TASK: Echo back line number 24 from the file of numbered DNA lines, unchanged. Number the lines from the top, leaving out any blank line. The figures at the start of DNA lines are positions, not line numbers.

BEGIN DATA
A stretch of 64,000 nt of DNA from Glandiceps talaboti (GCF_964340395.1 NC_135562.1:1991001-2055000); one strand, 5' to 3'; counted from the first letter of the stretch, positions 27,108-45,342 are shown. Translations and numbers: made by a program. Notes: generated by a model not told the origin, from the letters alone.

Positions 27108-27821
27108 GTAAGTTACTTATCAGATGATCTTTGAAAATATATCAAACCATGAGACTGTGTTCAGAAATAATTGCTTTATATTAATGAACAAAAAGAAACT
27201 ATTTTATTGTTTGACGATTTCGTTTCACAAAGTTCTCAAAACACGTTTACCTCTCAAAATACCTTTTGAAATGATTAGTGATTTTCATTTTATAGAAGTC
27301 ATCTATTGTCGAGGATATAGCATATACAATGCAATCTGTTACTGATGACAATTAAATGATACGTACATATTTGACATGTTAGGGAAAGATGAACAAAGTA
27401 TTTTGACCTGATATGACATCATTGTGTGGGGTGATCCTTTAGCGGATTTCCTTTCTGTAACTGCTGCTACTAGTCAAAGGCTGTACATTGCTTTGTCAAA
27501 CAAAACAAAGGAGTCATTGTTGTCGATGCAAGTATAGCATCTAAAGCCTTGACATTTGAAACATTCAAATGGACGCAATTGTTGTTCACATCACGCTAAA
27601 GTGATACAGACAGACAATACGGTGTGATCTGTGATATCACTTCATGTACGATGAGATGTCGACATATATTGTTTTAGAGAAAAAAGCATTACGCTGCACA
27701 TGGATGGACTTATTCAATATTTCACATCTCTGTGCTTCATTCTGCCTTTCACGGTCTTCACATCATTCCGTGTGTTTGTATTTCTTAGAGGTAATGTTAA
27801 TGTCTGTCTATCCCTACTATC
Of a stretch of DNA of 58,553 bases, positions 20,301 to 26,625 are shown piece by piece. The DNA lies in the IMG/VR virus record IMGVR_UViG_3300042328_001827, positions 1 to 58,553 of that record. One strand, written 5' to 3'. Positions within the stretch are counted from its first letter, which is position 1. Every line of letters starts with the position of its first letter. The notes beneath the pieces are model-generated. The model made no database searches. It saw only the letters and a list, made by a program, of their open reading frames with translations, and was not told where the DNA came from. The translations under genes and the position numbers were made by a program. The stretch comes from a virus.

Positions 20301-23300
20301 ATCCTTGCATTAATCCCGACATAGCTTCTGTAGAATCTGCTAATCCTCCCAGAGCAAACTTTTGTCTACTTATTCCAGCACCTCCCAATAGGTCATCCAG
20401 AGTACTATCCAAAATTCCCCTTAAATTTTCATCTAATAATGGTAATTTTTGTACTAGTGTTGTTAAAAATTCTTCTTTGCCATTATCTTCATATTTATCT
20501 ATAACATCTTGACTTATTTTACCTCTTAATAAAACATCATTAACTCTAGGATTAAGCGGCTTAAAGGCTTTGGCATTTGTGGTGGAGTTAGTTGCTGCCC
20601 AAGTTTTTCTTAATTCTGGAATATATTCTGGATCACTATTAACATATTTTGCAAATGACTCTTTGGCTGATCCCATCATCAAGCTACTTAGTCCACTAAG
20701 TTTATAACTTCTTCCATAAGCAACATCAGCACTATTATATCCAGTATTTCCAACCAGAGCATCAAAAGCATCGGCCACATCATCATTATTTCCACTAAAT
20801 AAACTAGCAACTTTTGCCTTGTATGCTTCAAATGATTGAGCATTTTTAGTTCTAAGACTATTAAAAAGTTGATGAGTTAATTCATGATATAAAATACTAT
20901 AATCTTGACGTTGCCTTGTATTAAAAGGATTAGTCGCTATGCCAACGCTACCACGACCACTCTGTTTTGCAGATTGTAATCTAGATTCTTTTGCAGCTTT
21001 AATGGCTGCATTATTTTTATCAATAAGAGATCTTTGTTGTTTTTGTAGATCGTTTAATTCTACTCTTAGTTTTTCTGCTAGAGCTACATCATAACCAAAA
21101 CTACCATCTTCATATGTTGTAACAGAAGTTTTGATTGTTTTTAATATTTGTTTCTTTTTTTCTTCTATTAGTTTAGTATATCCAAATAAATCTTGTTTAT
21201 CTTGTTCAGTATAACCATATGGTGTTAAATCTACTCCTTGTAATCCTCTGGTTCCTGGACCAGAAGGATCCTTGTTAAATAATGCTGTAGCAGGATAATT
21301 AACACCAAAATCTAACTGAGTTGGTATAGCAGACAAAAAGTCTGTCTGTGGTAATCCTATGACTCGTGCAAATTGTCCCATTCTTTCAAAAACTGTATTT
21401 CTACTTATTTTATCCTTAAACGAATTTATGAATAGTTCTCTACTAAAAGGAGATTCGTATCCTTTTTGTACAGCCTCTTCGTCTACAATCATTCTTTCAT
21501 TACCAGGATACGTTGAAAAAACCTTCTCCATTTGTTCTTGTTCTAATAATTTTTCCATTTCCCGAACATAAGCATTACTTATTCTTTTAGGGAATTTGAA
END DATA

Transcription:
21401 CTACTTATTTTATCCTTAAACGAATTTATGAATAGTTCTCTACTAAAAGGAGATTCGTATCCTTTTTGTACAGCCTCTTCGTCTACAATCATTCTTTCAT